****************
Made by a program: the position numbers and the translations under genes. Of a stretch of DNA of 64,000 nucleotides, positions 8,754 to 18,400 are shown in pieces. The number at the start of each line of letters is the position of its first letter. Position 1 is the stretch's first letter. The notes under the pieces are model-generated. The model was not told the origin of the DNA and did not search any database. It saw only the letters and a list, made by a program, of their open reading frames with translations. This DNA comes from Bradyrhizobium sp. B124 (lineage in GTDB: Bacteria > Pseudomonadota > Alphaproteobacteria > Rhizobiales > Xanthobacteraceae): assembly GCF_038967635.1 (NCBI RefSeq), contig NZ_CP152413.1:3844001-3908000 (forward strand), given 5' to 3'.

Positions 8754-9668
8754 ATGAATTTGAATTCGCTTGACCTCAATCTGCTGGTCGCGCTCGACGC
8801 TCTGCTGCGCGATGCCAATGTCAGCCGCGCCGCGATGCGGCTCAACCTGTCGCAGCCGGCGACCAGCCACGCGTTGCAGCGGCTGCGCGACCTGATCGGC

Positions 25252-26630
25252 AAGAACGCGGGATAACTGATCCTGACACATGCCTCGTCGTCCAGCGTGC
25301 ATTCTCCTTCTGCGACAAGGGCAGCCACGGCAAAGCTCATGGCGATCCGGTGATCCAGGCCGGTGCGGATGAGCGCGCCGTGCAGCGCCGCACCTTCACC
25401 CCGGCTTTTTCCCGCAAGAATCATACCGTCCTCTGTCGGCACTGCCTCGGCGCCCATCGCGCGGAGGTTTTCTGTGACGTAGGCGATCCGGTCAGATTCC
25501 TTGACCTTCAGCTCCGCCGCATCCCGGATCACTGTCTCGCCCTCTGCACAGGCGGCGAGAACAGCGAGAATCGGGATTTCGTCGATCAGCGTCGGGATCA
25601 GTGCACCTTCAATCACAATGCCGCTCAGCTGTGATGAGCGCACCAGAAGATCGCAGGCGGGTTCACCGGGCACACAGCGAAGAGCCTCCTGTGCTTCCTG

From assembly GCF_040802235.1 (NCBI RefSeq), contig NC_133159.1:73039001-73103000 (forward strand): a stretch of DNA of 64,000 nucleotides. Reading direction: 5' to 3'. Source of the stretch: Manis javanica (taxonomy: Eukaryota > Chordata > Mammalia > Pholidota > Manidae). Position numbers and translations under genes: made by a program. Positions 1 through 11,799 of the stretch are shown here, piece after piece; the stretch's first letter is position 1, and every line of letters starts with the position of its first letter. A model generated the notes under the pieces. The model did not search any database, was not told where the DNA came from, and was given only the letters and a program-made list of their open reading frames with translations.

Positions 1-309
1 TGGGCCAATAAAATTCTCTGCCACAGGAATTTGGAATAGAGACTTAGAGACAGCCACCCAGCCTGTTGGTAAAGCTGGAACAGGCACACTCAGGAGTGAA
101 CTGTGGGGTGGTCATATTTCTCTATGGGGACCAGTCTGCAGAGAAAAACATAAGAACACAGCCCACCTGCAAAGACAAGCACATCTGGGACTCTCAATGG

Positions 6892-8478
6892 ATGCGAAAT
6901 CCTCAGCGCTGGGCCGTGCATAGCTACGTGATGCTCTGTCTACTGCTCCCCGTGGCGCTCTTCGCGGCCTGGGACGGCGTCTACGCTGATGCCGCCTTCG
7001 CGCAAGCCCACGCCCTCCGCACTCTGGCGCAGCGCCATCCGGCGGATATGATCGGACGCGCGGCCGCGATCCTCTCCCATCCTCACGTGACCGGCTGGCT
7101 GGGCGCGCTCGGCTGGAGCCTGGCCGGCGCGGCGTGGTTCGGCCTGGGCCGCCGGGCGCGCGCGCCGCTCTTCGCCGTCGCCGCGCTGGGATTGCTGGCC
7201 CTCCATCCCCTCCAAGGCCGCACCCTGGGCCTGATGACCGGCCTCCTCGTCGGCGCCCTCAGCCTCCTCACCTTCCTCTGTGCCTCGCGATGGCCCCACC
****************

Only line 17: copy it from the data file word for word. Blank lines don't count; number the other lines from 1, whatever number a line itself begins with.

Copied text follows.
6901 CCTCAGCGCTGGGCCGTGCATAGCTACGTGATGCTCTGTCTACTGCTCCCCGTGGCGCTCTTCGCGGCCTGGGACGGCGTCTACGCTGATGCCGCCTTCG